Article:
Apple Maggot

Rhagoletis pomonella
Also known as Railroad Worm

Apple maggot trap
Apple maggot trap
Apple maggot fly
Apple maggot fly [Credit: Elena Dadale Jones]

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Host Plants:

In the garden: Hawthorn
On Crops: Apple

Where Found:

Much of North America


Small black flies with even tinier white markings emerge in early summer and lay their eggs just under the skin of immature apples. The fly larvae tunnel through the fruit as they feed, making the fruit lumpy, disfigured, and prone to rot.


Meandering tunnels in apples, just beneath the skin and extending to the core, are usually the work of apple maggots. Small, rice-like maggots may be present, especially in apples that have dropped to the ground. The larvae move from fallen fruit to the soil to pupate. Adult flies overwinter as pupae about 2 inches (5cm) deep in the soil.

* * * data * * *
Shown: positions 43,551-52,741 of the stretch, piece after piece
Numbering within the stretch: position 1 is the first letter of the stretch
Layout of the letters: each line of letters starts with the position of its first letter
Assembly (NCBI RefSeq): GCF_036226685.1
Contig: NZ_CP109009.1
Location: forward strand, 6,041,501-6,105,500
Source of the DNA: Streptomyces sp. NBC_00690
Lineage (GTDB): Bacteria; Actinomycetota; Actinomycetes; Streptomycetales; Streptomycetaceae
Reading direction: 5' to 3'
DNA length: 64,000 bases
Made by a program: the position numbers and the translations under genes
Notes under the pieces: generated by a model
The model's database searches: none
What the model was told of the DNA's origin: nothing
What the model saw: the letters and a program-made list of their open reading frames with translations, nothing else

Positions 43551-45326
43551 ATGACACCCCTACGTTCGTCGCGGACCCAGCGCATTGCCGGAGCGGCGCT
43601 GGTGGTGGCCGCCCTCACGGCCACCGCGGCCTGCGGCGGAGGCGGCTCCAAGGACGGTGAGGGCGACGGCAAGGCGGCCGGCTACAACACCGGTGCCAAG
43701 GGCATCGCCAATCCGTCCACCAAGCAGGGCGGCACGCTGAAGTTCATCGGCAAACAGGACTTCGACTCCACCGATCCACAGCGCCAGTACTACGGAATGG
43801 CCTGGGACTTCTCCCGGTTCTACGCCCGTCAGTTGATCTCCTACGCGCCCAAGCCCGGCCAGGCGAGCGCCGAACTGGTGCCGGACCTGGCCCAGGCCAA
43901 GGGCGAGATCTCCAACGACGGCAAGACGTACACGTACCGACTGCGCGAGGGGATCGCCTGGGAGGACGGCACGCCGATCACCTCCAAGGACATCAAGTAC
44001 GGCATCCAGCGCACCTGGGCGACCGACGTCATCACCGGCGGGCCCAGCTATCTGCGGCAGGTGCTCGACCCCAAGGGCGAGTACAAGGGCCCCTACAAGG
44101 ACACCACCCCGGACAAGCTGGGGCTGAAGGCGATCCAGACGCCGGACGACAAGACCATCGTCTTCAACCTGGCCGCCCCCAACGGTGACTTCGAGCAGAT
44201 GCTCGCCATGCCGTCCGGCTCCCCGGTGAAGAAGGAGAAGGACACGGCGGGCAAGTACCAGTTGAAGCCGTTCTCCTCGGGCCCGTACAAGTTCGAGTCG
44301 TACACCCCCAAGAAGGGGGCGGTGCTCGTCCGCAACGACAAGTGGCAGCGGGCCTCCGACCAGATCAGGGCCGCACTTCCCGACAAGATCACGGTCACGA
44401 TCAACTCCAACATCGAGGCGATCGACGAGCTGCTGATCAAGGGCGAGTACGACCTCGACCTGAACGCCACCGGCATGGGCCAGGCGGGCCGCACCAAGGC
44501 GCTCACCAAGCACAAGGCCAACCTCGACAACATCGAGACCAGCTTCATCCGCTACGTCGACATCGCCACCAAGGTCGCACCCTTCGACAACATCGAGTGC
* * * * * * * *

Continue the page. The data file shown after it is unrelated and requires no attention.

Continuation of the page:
Preventing Problems:

In areas where this pest is common, hang pheromone-baited sticky traps in apple trees in early summer, before fruits grow larger than your thumbnail. Newly emerged flies will be attracted to the traps rather than each other, but it is important that the traps be in place before the flies mate and lay eggs. A single female apple maggot fly can lay 300 eggs in her short, 30-day lifespan. Promptly pick up fallen apples and chop them into pieces before composting them.

Managing Outbreaks:

Enclosing perfect green apples in clear plastic sandwich bags will protect them from apple maggots and other pests. Some apple varieties are more susceptible to apple maggot damage than others.

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